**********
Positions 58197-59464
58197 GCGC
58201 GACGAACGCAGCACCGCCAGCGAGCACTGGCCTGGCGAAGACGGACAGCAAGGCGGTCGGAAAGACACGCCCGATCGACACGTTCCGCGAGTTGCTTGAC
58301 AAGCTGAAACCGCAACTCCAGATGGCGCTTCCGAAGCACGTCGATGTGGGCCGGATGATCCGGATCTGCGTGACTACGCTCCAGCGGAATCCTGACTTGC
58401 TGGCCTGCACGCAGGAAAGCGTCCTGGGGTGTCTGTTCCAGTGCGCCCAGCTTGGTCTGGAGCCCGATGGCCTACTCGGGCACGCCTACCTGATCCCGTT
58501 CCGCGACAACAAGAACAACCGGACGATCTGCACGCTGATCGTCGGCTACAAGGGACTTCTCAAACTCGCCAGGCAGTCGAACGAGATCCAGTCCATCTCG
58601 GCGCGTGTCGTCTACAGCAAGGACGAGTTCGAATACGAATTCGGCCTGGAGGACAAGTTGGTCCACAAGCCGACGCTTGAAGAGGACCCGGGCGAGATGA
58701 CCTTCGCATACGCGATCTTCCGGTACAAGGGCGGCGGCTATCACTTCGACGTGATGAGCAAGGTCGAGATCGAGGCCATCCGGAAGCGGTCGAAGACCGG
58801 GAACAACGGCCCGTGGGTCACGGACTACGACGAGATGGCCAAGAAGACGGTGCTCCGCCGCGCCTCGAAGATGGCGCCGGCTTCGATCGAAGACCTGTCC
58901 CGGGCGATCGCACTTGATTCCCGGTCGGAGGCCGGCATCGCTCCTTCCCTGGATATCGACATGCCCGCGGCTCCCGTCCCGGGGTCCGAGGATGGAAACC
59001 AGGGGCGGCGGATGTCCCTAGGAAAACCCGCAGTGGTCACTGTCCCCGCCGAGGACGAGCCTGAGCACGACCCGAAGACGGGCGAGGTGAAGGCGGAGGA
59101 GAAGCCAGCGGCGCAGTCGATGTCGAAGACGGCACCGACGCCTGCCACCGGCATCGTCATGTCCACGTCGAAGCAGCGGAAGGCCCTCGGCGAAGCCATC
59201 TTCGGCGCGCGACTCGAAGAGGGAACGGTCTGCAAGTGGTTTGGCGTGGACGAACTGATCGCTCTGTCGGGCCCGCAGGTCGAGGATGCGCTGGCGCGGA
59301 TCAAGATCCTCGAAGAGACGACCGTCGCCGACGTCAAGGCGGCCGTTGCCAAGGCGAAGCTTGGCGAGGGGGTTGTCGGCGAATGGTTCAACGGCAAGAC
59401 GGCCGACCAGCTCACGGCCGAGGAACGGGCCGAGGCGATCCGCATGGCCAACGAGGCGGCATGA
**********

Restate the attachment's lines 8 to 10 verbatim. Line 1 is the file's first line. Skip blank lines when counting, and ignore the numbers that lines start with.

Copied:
58701 CCTTCGCATACGCGATCTTCCGGTACAAGGGCGGCGGCTATCACTTCGACGTGATGAGCAAGGTCGAGATCGAGGCCATCCGGAAGCGGTCGAAGACCGG
58801 GAACAACGGCCCGTGGGTCACGGACTACGACGAGATGGCCAAGAAGACGGTGCTCCGCCGCGCCTCGAAGATGGCGCCGGCTTCGATCGAAGACCTGTCC
58901 CGGGCGATCGCACTTGATTCCCGGTCGGAGGCCGGCATCGCTCCTTCCCTGGATATCGACATGCCCGCGGCTCCCGTCCCGGGGTCCGAGGATGGAAACC